Such an inquiry should not be conducted in a “vacuum or on a mere whim.” Beck v. Dumas, 709 So.2d 601, 603 (Fla. 4th DCA 1998). In this regard, a trial court generally cannot rely on arguments of counsel alone. Id. (holding a trial court departed from the essential requirements of law in denying an evidentiary hearing and relying solely on an attorney's argument that he “needed” the requested production, where “the matters were of a highly technical nature, and the court candidly acknowledged its lack of familiarity with the requested materials”). It is, however, conceivable for a trial court to do so “on a matter with which the court is familiar and which is not the subject of a genuine factual dispute.” Id.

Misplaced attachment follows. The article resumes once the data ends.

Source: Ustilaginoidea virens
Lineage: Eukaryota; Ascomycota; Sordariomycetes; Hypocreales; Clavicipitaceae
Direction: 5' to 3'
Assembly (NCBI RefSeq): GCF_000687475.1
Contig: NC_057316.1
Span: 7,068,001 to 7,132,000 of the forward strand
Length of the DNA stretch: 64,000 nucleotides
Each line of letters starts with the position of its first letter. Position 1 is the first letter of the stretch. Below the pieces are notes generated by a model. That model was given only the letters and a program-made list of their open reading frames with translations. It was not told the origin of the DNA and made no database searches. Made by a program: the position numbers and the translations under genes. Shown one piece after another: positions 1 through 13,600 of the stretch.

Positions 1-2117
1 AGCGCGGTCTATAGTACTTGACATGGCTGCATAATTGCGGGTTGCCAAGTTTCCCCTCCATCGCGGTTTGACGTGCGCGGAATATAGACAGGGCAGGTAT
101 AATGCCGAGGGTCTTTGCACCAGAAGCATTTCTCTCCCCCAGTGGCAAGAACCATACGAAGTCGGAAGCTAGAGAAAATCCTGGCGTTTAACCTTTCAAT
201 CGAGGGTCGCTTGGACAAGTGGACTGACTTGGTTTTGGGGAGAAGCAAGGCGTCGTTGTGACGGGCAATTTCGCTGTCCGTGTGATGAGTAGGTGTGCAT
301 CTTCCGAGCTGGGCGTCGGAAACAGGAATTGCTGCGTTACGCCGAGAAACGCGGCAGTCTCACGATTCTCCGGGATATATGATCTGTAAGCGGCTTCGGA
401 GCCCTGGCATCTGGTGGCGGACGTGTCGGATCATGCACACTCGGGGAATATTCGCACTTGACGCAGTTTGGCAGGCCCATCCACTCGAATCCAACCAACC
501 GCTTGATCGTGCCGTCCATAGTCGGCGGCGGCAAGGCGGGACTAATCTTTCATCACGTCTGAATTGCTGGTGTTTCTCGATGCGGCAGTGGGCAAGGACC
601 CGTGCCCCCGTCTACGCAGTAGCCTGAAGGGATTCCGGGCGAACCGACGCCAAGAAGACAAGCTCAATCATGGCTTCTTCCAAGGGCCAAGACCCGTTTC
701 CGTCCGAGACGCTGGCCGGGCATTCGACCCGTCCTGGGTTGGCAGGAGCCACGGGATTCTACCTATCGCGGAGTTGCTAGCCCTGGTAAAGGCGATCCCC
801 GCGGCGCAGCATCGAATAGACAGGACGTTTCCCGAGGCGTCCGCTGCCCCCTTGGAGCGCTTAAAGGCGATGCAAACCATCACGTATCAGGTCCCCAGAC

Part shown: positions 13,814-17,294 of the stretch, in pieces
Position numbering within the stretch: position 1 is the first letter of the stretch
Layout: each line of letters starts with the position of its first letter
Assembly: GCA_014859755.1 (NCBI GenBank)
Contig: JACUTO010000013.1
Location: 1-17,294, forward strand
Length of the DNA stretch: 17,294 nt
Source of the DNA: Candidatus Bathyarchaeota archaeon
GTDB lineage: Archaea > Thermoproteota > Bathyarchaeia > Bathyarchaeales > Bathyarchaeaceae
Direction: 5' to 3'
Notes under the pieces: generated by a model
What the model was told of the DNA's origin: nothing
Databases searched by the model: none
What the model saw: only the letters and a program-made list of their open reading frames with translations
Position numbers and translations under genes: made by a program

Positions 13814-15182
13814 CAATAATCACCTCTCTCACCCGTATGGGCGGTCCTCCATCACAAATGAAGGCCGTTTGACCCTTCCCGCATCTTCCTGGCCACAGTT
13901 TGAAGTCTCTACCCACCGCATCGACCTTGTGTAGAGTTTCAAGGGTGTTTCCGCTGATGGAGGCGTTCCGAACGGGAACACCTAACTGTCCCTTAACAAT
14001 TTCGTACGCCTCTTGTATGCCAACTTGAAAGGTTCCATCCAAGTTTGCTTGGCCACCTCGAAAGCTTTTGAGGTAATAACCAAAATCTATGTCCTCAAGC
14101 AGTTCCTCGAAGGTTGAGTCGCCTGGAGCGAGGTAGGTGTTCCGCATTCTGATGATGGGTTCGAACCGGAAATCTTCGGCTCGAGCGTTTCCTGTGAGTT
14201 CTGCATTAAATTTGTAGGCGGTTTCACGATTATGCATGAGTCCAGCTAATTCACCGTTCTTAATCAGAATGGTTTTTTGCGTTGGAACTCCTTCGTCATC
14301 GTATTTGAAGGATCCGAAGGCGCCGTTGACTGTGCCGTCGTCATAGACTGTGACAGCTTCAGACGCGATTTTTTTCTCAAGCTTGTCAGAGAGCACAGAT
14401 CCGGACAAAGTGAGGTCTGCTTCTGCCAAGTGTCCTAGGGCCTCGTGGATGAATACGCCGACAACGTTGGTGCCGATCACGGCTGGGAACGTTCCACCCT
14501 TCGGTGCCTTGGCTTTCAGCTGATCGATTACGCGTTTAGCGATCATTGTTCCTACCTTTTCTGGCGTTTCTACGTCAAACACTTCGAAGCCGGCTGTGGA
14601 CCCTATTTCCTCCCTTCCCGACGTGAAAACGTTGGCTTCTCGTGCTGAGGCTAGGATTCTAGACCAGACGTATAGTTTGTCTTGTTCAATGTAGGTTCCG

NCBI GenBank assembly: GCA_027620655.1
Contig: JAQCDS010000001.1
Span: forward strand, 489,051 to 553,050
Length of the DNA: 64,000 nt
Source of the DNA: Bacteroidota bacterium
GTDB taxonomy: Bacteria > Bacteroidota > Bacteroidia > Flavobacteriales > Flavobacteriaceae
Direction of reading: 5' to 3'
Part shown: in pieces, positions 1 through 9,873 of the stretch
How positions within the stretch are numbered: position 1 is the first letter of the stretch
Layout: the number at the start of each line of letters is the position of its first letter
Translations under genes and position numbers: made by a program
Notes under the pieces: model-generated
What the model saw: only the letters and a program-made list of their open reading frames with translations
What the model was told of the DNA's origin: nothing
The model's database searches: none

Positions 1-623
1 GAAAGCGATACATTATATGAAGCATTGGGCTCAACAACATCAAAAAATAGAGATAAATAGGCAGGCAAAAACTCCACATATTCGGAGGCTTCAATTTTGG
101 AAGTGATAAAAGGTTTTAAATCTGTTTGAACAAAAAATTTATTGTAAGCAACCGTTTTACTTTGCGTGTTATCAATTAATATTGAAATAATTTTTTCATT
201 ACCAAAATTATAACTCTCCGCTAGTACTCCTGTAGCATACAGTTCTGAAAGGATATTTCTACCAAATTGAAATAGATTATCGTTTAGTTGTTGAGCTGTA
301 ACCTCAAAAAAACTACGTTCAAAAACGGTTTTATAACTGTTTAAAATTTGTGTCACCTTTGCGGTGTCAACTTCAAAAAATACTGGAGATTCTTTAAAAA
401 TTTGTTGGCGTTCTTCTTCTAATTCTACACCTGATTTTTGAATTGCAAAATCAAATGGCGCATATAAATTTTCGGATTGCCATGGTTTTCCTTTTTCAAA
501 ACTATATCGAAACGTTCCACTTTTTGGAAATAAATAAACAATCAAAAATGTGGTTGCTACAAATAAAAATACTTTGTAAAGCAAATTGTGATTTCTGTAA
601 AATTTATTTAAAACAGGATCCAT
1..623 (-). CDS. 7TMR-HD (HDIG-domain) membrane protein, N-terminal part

As noted above, if the trial court ultimately decides to order production of trade secrets, it must set forth findings on these points. Gen. Caulking Coating Co., 958 So.2d at 509 (“Because the order under review makes no specific findings as to why it deemed the requested information not to be protected by the trade secret privilege we find that ‘it departs from the essential requirements of the law for which no adequate remedy may be afforded to petitioners on final review.’ ” (quoting Arthur Finnieston, Inc. v. Pratt, 673 So.2d 560, 562 (Fla. 3d DCA 1996) )).

Further, if disclosure is ordered, the trial court should take measures to limit any harm caused by the production.See § 90.506 (“When the court directs disclosure, it shall take the protective measures that the interests of the holder of the privilege, the interests of the parties, and the furtherance of justice require.”).